The Washington Nationals had high praise for Brian Goodwin when they drafted the outfielder out of Miami Dade College with the 34th pick of the 1st Round of the 2011 Draft. After a strong season at Low A and Double A in the Nats' system, Goodwin's continuing to produce in the Arizona Fall League.
Brian Goodwin had a .382 AVG and a .492 OBP as a sophomore at Miami Dade College in 2011 before the Rocky Mount, North Carolina-born and raised 6'1'', 195 lb, left-handed hitting and right-handed throwing outfielder was selected by the Washington Nationals with the 34th pick of the 2011 Draft.
After a year at UNC, Goodwin, (who had been drafted by the Chicago White Sox out of high school but didn't sign), transferred to Miami Dade and hit 11 doubles, two triples and eight home runs in 47 games in which he stole 16 bases in 18 attempts and drove in 37 runs while scoring 42 on the year. Nats' GM Mike Rizzo was impressed with what he saw from the then 20-year-old outfielder who will turn 22 this November.
"He's a guy with five tools," Rizzo told reporters on the night of the 2011 Draft, "We see him as a top of the order table-setter with some power. He's got surprising pop in his bat. He's a plus plus runner, plus plus defensive player. We think he can hit at the top of the order and lead off."
"He's your prototypical speedy, defensive, top-of-the-order center field prospect," the Nationals' general manager explained. Goodwin signed for a $3M dollar bonus in August of 2011. At the introductory press conference in the nation's capital, Goodwin's agent Scott Boras was asked to describe the outfielder as a player, and he asked reporters, including the Washington Post's Adam Kilgore, a question in return, "'You seen Michael Bourn?'"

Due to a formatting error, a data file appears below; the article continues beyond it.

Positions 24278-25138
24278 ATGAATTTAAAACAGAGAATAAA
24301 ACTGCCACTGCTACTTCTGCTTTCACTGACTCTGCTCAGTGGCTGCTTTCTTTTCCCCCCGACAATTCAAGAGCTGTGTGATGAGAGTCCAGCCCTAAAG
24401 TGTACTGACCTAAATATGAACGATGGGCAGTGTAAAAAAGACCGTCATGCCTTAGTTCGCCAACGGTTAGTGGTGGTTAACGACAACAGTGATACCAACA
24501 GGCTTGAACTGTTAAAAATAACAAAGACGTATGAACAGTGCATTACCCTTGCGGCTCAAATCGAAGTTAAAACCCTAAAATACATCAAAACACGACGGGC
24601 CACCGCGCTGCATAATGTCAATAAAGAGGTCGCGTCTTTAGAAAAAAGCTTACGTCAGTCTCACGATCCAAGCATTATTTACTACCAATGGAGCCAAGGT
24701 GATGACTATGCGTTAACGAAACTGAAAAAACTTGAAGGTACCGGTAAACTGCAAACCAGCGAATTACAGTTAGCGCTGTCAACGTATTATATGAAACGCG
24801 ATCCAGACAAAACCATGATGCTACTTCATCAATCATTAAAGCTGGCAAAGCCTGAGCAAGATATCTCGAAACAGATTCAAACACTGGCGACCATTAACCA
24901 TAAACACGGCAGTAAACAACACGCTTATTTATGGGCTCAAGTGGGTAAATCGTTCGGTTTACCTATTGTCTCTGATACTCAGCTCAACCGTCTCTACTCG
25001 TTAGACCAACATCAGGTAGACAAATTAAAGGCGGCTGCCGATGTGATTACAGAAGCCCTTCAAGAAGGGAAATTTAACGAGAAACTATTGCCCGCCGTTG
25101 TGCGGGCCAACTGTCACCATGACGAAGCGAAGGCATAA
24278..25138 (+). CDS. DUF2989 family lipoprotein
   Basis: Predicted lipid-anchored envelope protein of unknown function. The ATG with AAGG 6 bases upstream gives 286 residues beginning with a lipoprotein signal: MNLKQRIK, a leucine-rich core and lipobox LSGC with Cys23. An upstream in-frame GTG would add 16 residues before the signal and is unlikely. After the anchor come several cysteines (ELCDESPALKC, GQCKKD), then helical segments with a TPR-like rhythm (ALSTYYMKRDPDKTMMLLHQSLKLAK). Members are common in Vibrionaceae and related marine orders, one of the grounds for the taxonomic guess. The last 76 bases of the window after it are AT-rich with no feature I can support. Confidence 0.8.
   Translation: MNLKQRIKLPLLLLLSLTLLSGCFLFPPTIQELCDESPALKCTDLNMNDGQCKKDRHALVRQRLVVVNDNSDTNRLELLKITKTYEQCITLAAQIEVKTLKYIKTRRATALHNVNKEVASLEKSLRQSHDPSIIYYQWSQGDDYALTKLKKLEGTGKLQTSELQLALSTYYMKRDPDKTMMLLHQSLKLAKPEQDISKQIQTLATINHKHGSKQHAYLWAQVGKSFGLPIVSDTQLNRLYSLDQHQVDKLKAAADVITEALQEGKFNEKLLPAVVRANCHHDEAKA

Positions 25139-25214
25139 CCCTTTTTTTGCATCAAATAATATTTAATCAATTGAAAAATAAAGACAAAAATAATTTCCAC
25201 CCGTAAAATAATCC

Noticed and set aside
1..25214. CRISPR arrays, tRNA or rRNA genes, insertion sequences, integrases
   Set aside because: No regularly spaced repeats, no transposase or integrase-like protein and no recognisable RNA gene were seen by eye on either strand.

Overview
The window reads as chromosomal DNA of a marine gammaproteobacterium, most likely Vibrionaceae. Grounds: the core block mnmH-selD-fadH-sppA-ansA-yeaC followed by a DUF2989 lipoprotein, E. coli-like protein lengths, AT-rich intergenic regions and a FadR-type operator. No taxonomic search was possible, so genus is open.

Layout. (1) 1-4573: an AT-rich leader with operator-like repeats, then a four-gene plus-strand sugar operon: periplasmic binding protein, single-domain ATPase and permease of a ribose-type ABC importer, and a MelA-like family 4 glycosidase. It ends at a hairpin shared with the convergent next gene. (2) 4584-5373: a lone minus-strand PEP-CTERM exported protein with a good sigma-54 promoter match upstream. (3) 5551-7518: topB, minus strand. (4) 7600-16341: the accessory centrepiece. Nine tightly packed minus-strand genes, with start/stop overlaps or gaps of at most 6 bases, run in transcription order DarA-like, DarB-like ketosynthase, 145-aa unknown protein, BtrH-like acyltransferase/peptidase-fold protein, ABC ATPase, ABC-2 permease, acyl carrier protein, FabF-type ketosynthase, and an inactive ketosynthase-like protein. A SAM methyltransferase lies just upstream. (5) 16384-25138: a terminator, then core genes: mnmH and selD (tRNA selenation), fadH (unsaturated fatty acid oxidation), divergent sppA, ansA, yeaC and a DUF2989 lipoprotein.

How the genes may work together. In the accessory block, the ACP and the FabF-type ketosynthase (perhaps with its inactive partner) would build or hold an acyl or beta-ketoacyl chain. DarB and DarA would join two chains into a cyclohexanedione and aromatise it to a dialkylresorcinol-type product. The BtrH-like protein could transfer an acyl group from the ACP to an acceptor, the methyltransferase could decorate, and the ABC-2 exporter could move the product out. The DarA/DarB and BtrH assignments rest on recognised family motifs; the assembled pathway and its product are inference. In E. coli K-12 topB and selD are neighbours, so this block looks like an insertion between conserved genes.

Goodwin started his pro career at Class-A Hagerstown, posting a .324/.438/.542 line over 58 games and 266 PAs in which the 21-year-old outfielder hit 18 doubles and nine home runs while stealing 15 bases in 19 attempts and walking more than he struck out (43 BB, 39 Ks). Goodwin was promoted to Double-A Harrisburg in late July, skipping High-A ball, and he struggled to adjust at first as Nationals' Director of Player Development Doug Harris had predicted, but the Nats were still impressed with what they saw from the first-year pro.
"'He has had very competitive at-bats on a daily basis,'" Harris told the Rocky Mountain Telegram's Matt Lawell in a late-August article, "'He has hit a lot of balls hard that he doesn’t have a lot to show for.'" Goodwin had a .223/.306/.373 line after 42 games and 186 PA's at Double-A, hitting eight doubles and five home runs for the Senators to end his first season in the Nats' system with a combined .280/.384/.469 line, 26 doubles, 14 HRs and 18 stolen bases.
After his first year in the organization, Goodwin was ranked as the top outfield prospect in the Nats' system by MLB.com. The Nationals decided to send the outfielder to the Arizona Fall League this year, where, after a 2 for 4, two triple, two walk game on Saturday night, Goodwin has a .349/.440/.744 line with four doubles, two triples and three home runs in 11 games and 43 at bats in the so-called "finishing school" for MLB's top prospects.
One "National League scout" MLB.com's Bill Ladson talked to earlier this month predicted that Goodwin, "... will be in the Major Leagues by the middle of next year ," and, Mr. Ladson wrote, the, "... scout didn't rule out Goodwin playing left or center field for the Nationals," who have two outfield spots set for 2013 with Bryce Harper and Jayson Werth penciled in barring any setbacks or hiccups this winter or spring.
High praise for an outfielder with one year of pro ball on his resume.